Use Case Studies to Boost Your Marketing

case studies by David PR GroupSo much of today’s marketing is unoriginal and gray. Lots of websites look alike, many folks are blogging about the same topics (except me), and each day it becomes harder and harder to showcase your business creatively. Today, I want to suggest beefing up your use of case studies in your marketing. Here’s why:

A case study offers a glimpse into how your company operates and shows a prospective customer what you do, what the results can be and how you treat your clients. A good case study gives a prospect a chance to imagine what working with your company might be like in addition to weighing your offers or pricing.

Case studies offer an opportunity to showcase a company’s culture and what makes it different. You get the chance to be authentic, unique, transparent (or whatever the current buzzword is). Let your clients do the talking and offer a real review of your company with less marketing spin.

Here are a few key things to think about when creating case studies:

Find a hook. As a reader, you are always attracted to a hook in a case study. Does the client sell an interesting product? Does a top executive have a non-traditional background? Do they have a long history in business? Every business has something in its story that’s interesting. It’s the job of the writer of the case study to uncover it.

Don’t worry about the numbers. Some clients might be hesitant to participate in a case study because they don’t want to reveal financial information or disclose specific results. If you have found a good hook and can tell a good story, the financial results are less necessary. Besides, you want to focus on customer experience or some other factor in a case study, not just the numbers. Remove the financials (or at least downplay them). and you will get a much better case study.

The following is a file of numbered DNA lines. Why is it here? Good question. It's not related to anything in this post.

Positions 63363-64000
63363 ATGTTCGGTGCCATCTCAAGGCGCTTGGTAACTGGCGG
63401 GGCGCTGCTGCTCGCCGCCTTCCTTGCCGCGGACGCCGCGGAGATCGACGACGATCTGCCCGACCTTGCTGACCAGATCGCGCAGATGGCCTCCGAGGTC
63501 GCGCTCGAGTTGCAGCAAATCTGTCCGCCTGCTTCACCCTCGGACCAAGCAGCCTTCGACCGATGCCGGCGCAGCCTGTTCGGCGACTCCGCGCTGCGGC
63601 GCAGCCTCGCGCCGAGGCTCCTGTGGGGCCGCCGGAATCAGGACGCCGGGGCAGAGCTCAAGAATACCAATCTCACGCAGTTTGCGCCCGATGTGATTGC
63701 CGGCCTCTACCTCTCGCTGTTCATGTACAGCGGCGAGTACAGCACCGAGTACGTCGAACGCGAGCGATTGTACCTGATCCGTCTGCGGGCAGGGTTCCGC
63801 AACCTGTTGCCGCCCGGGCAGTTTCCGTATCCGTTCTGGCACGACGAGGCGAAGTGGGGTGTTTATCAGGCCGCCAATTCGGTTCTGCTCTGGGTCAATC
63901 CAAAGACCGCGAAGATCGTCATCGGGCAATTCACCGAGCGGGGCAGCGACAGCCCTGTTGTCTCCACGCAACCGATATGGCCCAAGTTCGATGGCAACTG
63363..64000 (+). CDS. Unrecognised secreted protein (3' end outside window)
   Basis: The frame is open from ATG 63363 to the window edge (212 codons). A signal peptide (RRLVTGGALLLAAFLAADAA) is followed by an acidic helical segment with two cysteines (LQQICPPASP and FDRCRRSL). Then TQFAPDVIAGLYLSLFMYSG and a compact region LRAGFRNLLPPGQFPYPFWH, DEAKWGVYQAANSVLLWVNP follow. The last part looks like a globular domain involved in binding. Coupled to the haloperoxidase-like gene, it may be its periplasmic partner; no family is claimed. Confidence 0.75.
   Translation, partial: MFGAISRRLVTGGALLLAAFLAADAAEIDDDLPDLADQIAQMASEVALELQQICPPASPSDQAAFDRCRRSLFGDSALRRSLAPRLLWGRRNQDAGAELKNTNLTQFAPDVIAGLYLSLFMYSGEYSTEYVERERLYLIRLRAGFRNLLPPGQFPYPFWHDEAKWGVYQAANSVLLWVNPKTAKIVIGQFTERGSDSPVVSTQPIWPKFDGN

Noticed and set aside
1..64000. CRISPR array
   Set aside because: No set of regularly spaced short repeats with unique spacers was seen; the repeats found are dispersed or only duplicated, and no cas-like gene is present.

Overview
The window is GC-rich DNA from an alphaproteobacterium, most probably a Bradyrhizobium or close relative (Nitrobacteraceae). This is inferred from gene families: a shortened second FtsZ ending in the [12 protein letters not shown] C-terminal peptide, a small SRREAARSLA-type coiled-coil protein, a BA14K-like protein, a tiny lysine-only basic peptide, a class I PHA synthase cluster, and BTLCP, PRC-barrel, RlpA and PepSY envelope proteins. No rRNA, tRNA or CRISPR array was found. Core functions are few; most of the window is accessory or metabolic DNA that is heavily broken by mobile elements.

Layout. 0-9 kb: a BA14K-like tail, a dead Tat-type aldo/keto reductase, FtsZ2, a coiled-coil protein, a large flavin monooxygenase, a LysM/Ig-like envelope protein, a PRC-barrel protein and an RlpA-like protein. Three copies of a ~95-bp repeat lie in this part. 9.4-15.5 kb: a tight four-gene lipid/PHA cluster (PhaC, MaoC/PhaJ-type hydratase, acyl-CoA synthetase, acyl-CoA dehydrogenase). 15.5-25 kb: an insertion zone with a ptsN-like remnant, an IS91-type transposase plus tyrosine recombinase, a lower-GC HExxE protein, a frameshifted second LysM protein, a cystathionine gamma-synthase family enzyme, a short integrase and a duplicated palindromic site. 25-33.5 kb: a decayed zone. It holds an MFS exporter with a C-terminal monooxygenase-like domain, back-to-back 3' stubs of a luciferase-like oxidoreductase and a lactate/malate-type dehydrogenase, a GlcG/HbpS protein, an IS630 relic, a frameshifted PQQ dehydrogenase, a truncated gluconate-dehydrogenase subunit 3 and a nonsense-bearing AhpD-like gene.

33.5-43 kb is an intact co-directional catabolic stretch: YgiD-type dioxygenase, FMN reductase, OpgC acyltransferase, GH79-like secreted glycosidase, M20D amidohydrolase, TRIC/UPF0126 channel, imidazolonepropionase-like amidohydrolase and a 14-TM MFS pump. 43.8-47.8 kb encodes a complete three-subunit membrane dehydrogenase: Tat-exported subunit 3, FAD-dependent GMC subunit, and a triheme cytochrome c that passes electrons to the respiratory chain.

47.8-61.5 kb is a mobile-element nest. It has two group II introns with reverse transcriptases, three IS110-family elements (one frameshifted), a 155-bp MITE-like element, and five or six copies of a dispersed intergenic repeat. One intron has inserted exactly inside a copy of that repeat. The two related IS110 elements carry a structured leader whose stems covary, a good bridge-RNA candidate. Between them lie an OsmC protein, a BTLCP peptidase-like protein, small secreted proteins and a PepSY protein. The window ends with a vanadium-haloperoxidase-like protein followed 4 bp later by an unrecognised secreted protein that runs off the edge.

Get them early. The sooner after a sale or transaction closes will always be the best time to secure a case study. You will get better results from clients who are at their happiest: You just won their case, sold their home or delivered a new product or service.

All about them. With a nod to my buddy Bruce Turkel’s All About Them principles, make the case study about your client and what makes their business interesting. Link to their company on your website and let them know you will be sharing the case study on social media and through other marketing outreach. Your clients will appreciate it, and you may find that other customers volunteer to be the subject of your next case study.

Amp things up with photos and videos. A case study need not be just words. Add photos as long as you can secure high-quality images. And consider a brief video testimonial. One of my clients regularly reminds me that if a picture says a thousand words, then a video says 10,000. These days, it’s quick and easy to record customer videos — just do me a favor and invest in a microphone and a couple of lights if you get serious about it.

At my firm, we love helping companies create case studies. We have experience working with executives and customers at all levels, and finding the right hook is probably one of my favorite things to do as a writer and marketing professional. Let me know if you want to explore the use of case studies on your website or within another aspect of your marketing. Discussing it, at least the first time, is always on the house.

–John

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